Cholesterol myths busted [Eat food you thought you could not]

Cholesterol myths busted

Cholesterol myths busted like fat is always bad for the body, also checking healthy red meat consumption per week and foods that causes most heart problems.

Cholesterol myths busted:

Our health is at stake when we are influenced by misleading information and the more serious the health condition, the more we rely on reliable sources for information for healthy eating.

Cholesterol is a type of fat that is found in the blood. There are two types of cholesterol, High-density lipoprotein (HDL) and Low-density lipoprotein (LDL). HDL is "good" cholesterol that protects against cardiovascular disease and LDL is "bad" cholesterol. The problem with LDL is that it builds up on the wall of the arteries.

In this section we will provide some cholesterol myths busted and insight if cholesterol diet is really needed. Furthermore, it will address some of the myths about good and bad cholesterol levels in order to help you understand why this lipid might not be as harmful as it is made out to be.

Cholesterol myths No 1: There is fat that is good for the body:

With fat being in the nutrition spotlight so much in recent times, it's hardly surprising that most people simply believe that all fat is bad. So faced with a high cholesterol problem, many people vigorously aim to eliminate all spreads and sauces, cook without oil, steer clear of nuts and avocado, shop for fat-free products and start reading the fat counts in recipes. 

While this will obviously benefit our waistline (and many with high cholesterol are carrying too much body fat), it's not the best strategy for their heart or their long-term health. In fact, for lowering cholesterol and eating healthily, only the 'bad' saturated fat needs to be kept low as the others can be a big help in healthy eating.

Cholesterol myths No 2: Healthy fats:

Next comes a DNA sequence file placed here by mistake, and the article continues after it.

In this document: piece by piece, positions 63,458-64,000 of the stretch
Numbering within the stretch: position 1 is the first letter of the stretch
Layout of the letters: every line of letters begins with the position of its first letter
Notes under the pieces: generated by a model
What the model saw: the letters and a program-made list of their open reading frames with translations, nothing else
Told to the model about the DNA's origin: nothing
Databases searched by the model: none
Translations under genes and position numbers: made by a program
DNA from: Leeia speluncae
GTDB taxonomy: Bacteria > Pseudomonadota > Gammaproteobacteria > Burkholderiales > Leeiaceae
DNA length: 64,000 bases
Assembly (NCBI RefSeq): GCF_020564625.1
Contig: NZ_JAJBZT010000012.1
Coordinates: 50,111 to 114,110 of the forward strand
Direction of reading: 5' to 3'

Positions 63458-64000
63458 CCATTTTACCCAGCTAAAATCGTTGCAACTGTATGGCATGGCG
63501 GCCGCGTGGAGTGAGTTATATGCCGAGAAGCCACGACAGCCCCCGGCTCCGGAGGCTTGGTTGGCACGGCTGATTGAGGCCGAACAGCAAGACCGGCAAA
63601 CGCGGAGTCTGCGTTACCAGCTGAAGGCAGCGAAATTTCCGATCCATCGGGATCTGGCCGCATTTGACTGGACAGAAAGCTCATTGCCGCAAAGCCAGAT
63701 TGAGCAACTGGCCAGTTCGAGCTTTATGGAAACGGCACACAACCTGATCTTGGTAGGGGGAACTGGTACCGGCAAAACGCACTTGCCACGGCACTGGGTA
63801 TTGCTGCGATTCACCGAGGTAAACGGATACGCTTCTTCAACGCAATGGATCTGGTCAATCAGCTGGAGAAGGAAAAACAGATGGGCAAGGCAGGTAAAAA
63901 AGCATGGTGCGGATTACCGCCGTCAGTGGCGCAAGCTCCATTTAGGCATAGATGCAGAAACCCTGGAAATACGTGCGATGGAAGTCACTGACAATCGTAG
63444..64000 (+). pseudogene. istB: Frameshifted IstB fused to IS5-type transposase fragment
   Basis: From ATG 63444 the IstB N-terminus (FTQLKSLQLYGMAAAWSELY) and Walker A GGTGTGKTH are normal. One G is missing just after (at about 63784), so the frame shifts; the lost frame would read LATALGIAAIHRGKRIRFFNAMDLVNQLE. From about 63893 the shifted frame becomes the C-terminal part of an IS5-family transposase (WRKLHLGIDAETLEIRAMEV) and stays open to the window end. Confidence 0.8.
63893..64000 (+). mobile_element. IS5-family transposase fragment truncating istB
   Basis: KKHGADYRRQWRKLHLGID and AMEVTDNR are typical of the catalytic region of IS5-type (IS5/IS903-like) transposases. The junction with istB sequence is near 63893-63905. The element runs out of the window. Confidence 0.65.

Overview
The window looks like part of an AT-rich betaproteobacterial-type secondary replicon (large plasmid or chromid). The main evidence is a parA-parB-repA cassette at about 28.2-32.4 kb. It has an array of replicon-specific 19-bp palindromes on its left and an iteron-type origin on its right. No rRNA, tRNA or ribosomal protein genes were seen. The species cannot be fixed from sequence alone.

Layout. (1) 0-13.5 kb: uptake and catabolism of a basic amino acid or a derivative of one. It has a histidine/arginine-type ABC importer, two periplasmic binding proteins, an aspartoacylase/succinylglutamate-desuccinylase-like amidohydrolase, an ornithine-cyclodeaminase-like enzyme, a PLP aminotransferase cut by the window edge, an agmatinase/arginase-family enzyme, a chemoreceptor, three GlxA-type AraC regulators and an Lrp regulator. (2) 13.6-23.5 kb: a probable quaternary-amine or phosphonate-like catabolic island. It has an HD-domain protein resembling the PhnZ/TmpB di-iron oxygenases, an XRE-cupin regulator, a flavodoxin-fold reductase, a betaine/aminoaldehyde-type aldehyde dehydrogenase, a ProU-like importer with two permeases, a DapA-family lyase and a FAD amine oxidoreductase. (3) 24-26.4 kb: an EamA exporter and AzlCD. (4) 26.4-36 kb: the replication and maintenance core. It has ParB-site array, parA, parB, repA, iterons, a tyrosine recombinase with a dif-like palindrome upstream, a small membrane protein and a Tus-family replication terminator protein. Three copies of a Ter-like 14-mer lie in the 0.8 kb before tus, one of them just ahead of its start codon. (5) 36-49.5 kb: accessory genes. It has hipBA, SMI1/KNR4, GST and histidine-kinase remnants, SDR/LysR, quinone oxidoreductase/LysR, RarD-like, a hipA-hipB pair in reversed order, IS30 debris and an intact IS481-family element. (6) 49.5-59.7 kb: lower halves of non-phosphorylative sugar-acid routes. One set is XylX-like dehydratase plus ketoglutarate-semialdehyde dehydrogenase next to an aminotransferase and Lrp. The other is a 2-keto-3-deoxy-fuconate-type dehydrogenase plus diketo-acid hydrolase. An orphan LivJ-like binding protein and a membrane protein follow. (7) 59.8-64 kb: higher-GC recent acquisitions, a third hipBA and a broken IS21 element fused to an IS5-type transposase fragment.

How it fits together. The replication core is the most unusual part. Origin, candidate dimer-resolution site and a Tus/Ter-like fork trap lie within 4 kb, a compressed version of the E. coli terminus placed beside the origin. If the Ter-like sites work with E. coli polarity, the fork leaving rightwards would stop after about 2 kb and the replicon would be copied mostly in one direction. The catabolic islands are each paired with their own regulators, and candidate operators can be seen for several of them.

Healthy fats come in three forms:

1. Polyunsaturated fats:

Found in oils, wheatgerm and many nuts, these are on the Heart Foundation's approved list because of their excellent ability to drive down a high cholesterol. They're also the major source of vitamin E in the Australian diet.

2. Monounsaturated fats:

Found in olive, canola oils, macadamias and avocado.  Monounsaturated fat show evidence to reduce insulin resistance although, not to the same extent as the omega-6 polyunsaturates as mentioned above however, still they tend to be more stable and less likely to oxidise than polyunsaturates, so they draw less on your body's pool of antioxidants. The Mediterranean diet, widely recognised for its healthy heart profile is the opposite of the fashionable low-fat, high-carbohydrate diet. It's high in fat, but the fat is largely monounsaturated being derived from olive oil and good for health.

3. Omega-3s:

From oily fish and other sources can steady the rhythm of the heartbeat, lower blood pressure and keep the blood flowing freely and without clots or clumps.

So, the fat message needs to be tailored for cholesterol lowering as healthy fat is OK to keep blood cholesterol levels in control and to reduce heart attacks risk.

cholesterol myths busted
cholesterol myths busted

Cholesterol myths No 3: Overlooking abdominal fat:

The fat you accumulate around your midsection (bellies) is related to your likelihood of developing heart disease and diabetes. According to studies, abdominal fat is more metabolically active and enters the bloodstream faster than fat that is stored for a long time around the hips and thighs. As the rule of thumb states, we should aim to reduce our waist size by the same or less than our hip size.

Cholesterol myths No 4: Thinking you can't eat eggs at all:

Not so. Even the strictest cholesterol-lowering regime allows two eggs a week with the provision that they are not fried in butter or drowned in cream. The negative publicity eggs received in the 1980s due to their high cholesterol still lingers on reflected in the steady decline in the number of eggs consumed since then. It's not just eggs other high-cholesterol foods such as prawns, squid (calamari), brains and liver can be consumed but limited to twice a week.

Cholesterol myths No 5: Not eating red meat:

Older analyses of meat often derived from the US, puts beef and lamb into the 'avoid' category on the basis of their  high saturated fat levels. As US and European cattle are often grain-fed and housed indoors during winter months, their cuts are more likely to be marbled with fat and less suitable. In contrast, in Australia animals graze on grass and the butchers trim away visible fat. 

Hence, Latest analysis shows that red meat has anywhere between 2% to 5% fat, similar to chicken with the skin removed at around 1% to 4%. So red meat has a place alongside white meats like chicken and veal.